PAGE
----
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Circular Polymerase Extension Cloning of Complex Gene Libraries and Pathways

  • Jiayuan Quan,

    Affiliation Department of Biomedical Engineering & Institute for Genome Sciences and Policy, Duke University, Durham, North Carolina, United States of America

  • Jingdong Tian

    Affiliation Department of Biomedical Engineering & Institute for Genome Sciences and Policy, Duke University, Durham, North Carolina, United States of America


High-throughput genomics and the emerging field of synthetic biology demand ever more convenient, economical, and efficient technologies to assemble and clone genes, gene libraries and synthetic pathways. Here, we describe the development of a novel and extremely simple cloning method, circular polymerase extension cloning (CPEC). This method uses a single polymerase to assemble and clone multiple inserts with any vector in a one-step reaction in vitro. No restriction digestion, ligation, or single-stranded homologous recombination is required. In this study, we elucidate the CPEC reaction mechanism and demonstrate its usage in demanding synthetic biology applications such as one-step assembly and cloning of complex combinatorial libraries and multi-component pathways.


Molecular cloning is a foundational technology for molecular biology and biotechnology. Pioneered by the restriction digestion and ligation based method [1][3], new cloning technologies have continuously been invented and evolved to suit various requirements and applications. Depending on whether specific sites or sequences are used in the insert and the vector for cloning, cloning methods can be broadly divided into two categories: sequence-dependent and sequence-independent. Sequence-dependent cloning is based either on restriction digestion and ligation, or site-specific recombination, such as the Univector plasmid-fusion system [4] and Gateway [5], [6]. Sequence-independent cloning is largely based on homologous recombination and includes methods such as ligase-free [7] or ligation-independent cloning (LIC) [8], LIC with Uracil DNA glycosylase (UDG or USER cloning) [9], [10], MAGIC [11], SLIC [12], In-Fusion (Clontech) [13], and PIPE [14]. Although these methods all have their own special characteristics and advantages, new developments especially the emergence of synthetic biology have put ever increasing demand for more accurate, efficient, convenient and economical cloning technologies for purposes such as creating complex combinatorial synthetic gene libraries, gene circuits and metabolic pathways.

For synthetic biology applications involving high-complexity or multi-fragment cloning, sequence-dependent methods are generally inconvenient because they require unique and specific sites in both the insert and the vector in order to generate the initial plasmids [4][6]. For this reason, the more flexible sequence-independent cloning methods are preferred. However, such methods usually require generating complementary single-stranded overhangs in both the insert and vector fragments, with or without RecA-mediation [8], [12], [14]. And some of these methods are not strictly sequence-independent because they require the presence or absence of specific nucleotides at certain positions in the overlapping region [8], [15]. The generation of complementary single-stranded overhangs takes additional preparation steps and often uses expensive enzyme systems. These manipulations generally require large amounts of DNA at the beginning and tend to have insufficient efficiency for library cloning. Furthermore, the annealing step in these methods is normally performed at ambient temperature, which allows non-specific hybridization among single-stranded overhangs and lead to frequent assembly errors in multi-fragment cloning. Therefore, for the demanding tasks of assembling and cloning complex synthetic gene libraries and pathways, further improvements on accuracy and efficiency over existing methods would be highly desirable. For routine and high-throughput cloning, fewer steps and lower cost is always a significant improvement.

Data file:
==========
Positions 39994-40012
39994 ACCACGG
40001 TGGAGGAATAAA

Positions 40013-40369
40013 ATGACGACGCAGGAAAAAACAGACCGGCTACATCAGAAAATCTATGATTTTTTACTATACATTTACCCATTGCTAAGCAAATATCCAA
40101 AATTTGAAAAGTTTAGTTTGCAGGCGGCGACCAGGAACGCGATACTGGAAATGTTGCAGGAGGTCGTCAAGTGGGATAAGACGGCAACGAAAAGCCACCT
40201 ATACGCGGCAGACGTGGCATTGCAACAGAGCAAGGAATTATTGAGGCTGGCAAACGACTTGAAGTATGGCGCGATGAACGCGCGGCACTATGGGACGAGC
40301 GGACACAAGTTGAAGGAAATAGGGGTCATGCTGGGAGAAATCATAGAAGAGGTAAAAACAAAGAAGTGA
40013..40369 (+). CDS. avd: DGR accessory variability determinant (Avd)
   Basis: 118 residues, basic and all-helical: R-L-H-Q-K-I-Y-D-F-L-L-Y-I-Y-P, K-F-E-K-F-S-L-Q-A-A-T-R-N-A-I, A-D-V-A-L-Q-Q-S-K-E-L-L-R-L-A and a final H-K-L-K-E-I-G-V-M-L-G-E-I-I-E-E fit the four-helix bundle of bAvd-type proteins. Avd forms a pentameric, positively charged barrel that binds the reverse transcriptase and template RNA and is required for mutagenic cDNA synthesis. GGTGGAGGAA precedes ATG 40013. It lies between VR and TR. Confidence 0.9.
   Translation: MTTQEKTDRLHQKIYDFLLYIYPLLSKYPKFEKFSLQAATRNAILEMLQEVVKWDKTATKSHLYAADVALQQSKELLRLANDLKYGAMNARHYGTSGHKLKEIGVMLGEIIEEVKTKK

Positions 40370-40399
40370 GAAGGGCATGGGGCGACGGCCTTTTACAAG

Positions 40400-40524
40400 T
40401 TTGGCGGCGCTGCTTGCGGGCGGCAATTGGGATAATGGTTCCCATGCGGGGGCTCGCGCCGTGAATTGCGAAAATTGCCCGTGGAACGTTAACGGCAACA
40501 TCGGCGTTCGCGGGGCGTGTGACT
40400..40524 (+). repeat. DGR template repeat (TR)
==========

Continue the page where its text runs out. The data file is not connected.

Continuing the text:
Polymerase extension is the basis of the polymerase chain reaction (PCR) used for amplification of DNA sequences. The same principle is also used for gene assembly with overlapping oligonucleotides or gene fragments [16][18]. However, to our knowledge, there has been no reported gene cloning method which solely relies on this mechanism. Here we report the development of a much simplified sequence-independent cloning technology based entirely on the polymerase extension mechanism. This method extends overlapping regions between the insert and vector fragments to form a complete circular plasmid and is therefore named “Circular Polymerase Extension Cloning”. In the current study, we elucidate the reaction mechanism and demonstrate the broad utility and advantages of CPEC in cloning of synthetic genes, complex combinatorial libraries and metabolic pathways. We performed extensive tests on CPEC and recommend it as one of the most convenient, economical, and accurate cloning method.


Single gene cloning using CPEC

Existing sequence-independent cloning methods require generating complementary single-stranded overhangs between the insert and the vector, a time-consuming and expensive process. We reasoned that it might be possible to eliminate this requirement by using the polymerase extension mechanism to extend double-stranded overlapping insert and vector to form a complete plasmid (Fig. 1A). In this mechanism, the insert and the vector share overlapping sequences on both ends. After denaturation and annealing, the insert and the vector will hybridize and extend using each other as a template to form a complete double-stranded plasmid, leaving only one nick in each strand.

Figure 1. Gene cloning using CPEC.